[ ri-mee-dee-ey-shuhn ]
/ rɪˌmi diˈeɪ ʃən /
Save This Word!

the correction of something bad or defective.
Smoothly step over to these common grammar mistakes that trip many people up. Good luck!
Question 1 of 7
Fill in the blank: I can’t figure out _____ gave me this gift.

Origin of remediation

First recorded in 1790–1800; from Latin remediātiōn-, stem of remediātiō “act or process of healing,” equivalent to remediāt-, past participle stem of remediāre “to treat (successfully), cure” + -ion, noun suffix; see origin at remedy, -ation

historical usage of remediation

Remediation comes straight from Latin remediātiō (stem remediātiōn- ) “process of healing,” a verbal noun from the verb remediāre “to treat (successfully), cure,” a verb formed from the prefix re-, here used as an intensive, and the simple verb medērī “to heal, cure.” The Latin (Italic and Proto-Indo-European) root behind all these words is med-, mēd-, mod-, mōd- “to take proper measures, deliberate, judge, heal.” The variant med- is also the source of Latin meditārī “to think over or constantly contemplate” (English meditate ).
Latin also records the noun meddix, the title of the chief magistrate of an Oscan city, such as Naples. (The Oscans were an Italic-speaking people who lived in Campania.) Meddix is a hybrid of Italic med- “to deliberate, judge” and the Latin agent suffix -dex “speaker,” from the verb dīcere “to say.” Meddix therefore means “law speaker,” whose Oscan equivalent is medíss ( -díss is the equivalent of Latin -dex ). Meddix is equivalent to Latin jūdex “judge,” also literally meaning “law speaker,” from jūs “law” and dīcere “to say.”
Medusa, one of the mythological Gorgons, is from Greek Médousa “ruling, she who rules,” the feminine active participle of médein “to rule.”
Med- in Germanic becomes met-, the source of Old English metan “to measure, measure out” (English mete ). The variant mēd- becomes mēt- in Germanic, forming the Old English adjective gemǣte “suitable, appropriate” (English meet ). The variant mod- forms Latin modus “measure, limit, size,” with its derivative adjective modestus “keeping within limits, proper, restrained” (English modest ).
Dictionary.com Unabridged Based on the Random House Unabridged Dictionary, © Random House, Inc. 2023


What does remediation mean?

Remediation is the act of remedying or correcting something that has been corrupted or that is deficient.

Remediation has two main usages. Environmental remediation is the removal of pollutants or the reversal of other environmental damage, especially in a particular location, to attempt to return it to its natural state. In education, remediation refers to instruction intended to fill gaps in a student’s core education.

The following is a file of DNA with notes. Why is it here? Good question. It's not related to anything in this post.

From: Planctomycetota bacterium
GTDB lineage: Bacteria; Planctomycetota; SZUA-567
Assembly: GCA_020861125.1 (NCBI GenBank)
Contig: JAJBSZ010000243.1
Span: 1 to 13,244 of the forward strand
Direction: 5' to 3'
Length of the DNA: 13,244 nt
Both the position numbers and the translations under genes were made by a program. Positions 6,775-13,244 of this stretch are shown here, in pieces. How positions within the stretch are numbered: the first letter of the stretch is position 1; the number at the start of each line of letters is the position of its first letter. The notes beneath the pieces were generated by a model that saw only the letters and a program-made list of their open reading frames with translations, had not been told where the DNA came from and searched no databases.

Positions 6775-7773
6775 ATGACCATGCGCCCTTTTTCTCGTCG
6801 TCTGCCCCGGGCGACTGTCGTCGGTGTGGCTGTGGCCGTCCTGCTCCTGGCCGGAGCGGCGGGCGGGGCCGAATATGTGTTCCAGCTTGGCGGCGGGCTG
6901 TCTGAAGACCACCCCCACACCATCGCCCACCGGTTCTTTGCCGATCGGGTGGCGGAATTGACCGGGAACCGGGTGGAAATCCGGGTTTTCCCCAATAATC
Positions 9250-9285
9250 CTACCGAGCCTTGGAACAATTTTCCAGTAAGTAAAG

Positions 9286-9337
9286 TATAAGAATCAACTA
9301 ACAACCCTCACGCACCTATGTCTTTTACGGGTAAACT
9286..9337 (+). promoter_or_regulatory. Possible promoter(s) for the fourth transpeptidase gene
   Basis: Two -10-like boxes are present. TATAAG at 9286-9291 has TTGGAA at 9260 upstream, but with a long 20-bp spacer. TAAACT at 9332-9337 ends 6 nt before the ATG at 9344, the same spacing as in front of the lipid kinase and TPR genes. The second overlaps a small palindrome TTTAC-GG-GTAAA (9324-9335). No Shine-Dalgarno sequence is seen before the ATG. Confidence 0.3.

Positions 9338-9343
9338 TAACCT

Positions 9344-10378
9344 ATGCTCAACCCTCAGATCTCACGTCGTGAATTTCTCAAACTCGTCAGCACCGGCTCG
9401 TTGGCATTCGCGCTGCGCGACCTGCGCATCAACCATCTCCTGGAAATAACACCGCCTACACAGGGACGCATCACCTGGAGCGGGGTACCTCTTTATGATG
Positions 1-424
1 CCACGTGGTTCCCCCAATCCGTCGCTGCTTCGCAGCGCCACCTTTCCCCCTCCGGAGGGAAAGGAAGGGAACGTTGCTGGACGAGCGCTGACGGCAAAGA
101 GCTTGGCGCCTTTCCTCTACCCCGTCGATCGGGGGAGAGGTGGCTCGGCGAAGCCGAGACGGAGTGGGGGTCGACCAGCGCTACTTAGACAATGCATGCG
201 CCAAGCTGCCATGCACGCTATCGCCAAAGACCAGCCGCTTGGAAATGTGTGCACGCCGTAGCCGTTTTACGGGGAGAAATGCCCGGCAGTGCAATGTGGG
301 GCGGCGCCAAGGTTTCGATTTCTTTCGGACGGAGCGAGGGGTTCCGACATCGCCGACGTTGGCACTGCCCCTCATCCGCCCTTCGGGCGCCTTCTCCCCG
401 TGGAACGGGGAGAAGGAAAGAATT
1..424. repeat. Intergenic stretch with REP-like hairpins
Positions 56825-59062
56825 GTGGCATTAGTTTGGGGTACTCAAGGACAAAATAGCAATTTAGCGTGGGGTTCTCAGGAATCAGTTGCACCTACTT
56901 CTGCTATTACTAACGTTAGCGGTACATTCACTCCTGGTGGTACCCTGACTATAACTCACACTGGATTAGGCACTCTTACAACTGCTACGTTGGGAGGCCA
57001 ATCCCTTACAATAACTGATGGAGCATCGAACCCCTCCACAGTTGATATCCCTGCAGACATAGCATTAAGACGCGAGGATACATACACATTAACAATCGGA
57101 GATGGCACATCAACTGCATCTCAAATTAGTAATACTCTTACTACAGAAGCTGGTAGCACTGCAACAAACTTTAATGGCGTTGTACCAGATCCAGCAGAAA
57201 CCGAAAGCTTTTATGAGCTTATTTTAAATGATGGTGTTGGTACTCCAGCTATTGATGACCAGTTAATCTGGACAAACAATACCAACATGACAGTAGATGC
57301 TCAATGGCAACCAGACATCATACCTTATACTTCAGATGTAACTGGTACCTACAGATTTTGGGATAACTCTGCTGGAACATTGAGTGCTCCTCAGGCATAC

Example: After years of legal battles, the chemical company finally agreed to begin remediation at the site of the former factory by removing toxins from the surrounding soil.

Where does remediation come from?

Remediation comes from the Latin verb remediāre (meaning “to cure”), which also gives us remedy. In its general sense, the first recorded use of remediation is from 1794, but its more specific uses are more recent. Its first recorded use in an educational context is from 1933 and its environmental sense only dates back to 1980.

Since its association with large-scale environmental damage has become well-established, remediation is now often used to refer to smaller-scale cleanups, especially in homes damaged by natural forces. Phrases like mold remediation and flood remediation are common search terms (that you’ll hopefully never have to use). In education, the word is often paired with a specific subject, in phrases like math remediation and reading remediation.

Did you know ... ?

What are some synonyms for remediation?

What are some words that share a root or word element with remediation?

What are some words that often get used in discussing remediation?

What are some words remediation may be commonly confused with?

How is remediation used in real life?

Remediation isn’t limited to education and the environment—it can be used in any situation when something needs to be corrected or rectified.



Try using remediation!

Is remediation used correctly in this sentence?

After seeing falling test scores in math, the school decided to implement more remediation to reinforce core skills.

How to use remediation in a sentence

British Dictionary definitions for remediation

/ (rɪˌmiːdɪˈeɪʃən) /

the action of remedying something, esp the reversal or stopping of damage to the environment
Collins English Dictionary - Complete & Unabridged 2012 Digital Edition © William Collins Sons & Co. Ltd. 1979, 1986 © HarperCollins Publishers 1998, 2000, 2003, 2005, 2006, 2007, 2009, 2012